Qualified and Absolute Privilege

Quick recap on confidentiality 
Breach of confidence is where confidential information has been leaked.
Papers have leaked information in the past, on the duty that it is significantly in the publics interest. But this is still breaking the law.
Recent story: Edward Snowdon

Qualified Privilege 
Privilege is about what we can say outside of court. These include our rights to report from a public meeting, local councils, committees, tribunals etc. These meetings provide us with stories as long as their are written in line to our rules of 'fair accurate and fast' Therefore having this qualified privilege and understanding how we can report using it is crucial to know as a journalist. 

We can report the facts from the meetings that would be in the public interest. Eg. A routine story on the BBC news website today (26 Feb) Credit Suisse allegedly helping wealthy US customers conceal their swiss bank accounts to avoid paying billions of dollars in American taxes. Determined by circumstance, place and setting. The headline was along the lines of 'Credit Suisse addicted US tax evaders' this is a defamatory statement. We can print this because of qualified privilege.

Other occasions where qualified privilege arises would be:
In an annual general meeting (share holders) the share holders may defame the company but as a journalist we have qualified privilege to report this.

After the meeting ends anything said can not be reported as you have no protection.
As long as reports are: fair, accurate, and fast.

Privilege is subject to explanation and contradiction, public meetings, local councils, tribunals, commissions, inquiries, company documents/extracts, general meetings of UK companies. Associations have different status.

Privilege part 1 (don't worry about)
Privilege Part 2 areas are much more interesting. Public meetings, local councils and committees, tribunals, inquiries.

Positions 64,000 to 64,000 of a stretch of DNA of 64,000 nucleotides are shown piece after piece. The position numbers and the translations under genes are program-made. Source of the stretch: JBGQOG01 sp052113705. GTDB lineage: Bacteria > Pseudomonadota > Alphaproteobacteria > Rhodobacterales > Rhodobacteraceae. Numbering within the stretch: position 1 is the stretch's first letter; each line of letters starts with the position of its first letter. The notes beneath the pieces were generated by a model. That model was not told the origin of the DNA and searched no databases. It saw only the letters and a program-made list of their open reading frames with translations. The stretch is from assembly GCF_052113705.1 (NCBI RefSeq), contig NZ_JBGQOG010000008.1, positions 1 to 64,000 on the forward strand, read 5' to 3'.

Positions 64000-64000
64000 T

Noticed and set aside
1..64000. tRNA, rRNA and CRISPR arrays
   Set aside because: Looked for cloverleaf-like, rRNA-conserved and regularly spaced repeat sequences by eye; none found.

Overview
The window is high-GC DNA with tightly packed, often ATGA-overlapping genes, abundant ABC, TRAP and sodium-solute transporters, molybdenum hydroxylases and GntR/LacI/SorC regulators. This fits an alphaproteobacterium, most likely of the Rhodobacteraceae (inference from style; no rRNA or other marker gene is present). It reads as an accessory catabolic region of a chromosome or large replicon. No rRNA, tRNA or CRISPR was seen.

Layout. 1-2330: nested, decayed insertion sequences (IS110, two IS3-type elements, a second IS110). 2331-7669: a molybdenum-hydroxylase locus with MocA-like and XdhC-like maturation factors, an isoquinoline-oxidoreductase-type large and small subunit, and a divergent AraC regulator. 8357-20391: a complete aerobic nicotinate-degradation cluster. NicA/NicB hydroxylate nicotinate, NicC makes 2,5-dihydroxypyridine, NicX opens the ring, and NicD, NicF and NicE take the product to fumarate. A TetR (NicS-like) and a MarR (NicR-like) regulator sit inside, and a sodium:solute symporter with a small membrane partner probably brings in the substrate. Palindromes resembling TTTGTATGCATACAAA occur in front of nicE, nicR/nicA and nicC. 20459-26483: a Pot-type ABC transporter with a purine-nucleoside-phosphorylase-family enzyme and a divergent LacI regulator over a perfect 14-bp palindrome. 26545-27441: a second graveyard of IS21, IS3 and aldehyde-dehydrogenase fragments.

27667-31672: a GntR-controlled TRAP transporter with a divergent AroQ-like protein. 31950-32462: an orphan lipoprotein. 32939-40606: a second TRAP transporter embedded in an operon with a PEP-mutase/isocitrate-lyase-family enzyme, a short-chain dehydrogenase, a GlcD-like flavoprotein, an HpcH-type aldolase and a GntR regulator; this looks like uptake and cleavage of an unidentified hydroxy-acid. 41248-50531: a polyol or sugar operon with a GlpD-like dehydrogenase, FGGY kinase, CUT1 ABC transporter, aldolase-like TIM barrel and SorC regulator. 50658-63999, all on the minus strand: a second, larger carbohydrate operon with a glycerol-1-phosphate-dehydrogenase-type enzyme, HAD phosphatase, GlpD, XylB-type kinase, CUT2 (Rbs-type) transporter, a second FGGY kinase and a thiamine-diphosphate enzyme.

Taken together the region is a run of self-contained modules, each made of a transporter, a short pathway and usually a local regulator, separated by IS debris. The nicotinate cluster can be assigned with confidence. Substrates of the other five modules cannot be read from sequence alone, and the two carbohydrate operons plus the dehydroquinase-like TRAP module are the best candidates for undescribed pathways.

Absolute privilege- This is our other type of privilege which allows us to report from courts and legal proceedings. The report must be fair, accurate and fast (contemporaneous) 


  • Pressers are public meetings (Lords 2000)
  • Written handouts also covered
  • Consider risks of live broadcasting. Will their be wild allegations made at this public interest that we are about to broadcast live? For example the health sphere is one that should raise alarms especially patient meetings about the NHS. Alleged misconduct of injustice- allegations about the police may be made. You wouldn't want this on live TV. Even though you have protection you wouldn't be allowed to run defamatory statements without explanation. You can delay live TV so the broadcaster can hear the statements being made first. 

Your report must be: 

  • Fair 
  • Accurate
  • Fast
  • In the public interest
  • Without malice 

Inquests can provide journalist with strong stories, they particularly work well for print journalism. 
The media rules that an inquest is protected by absolute privilege, covered by contempt of court art. 
Types of verdicts:

  • Narrative
  • Short form- natural causes , misadventure, accidental death, dependence on drugs. Unlawful killing, or an open verdict.

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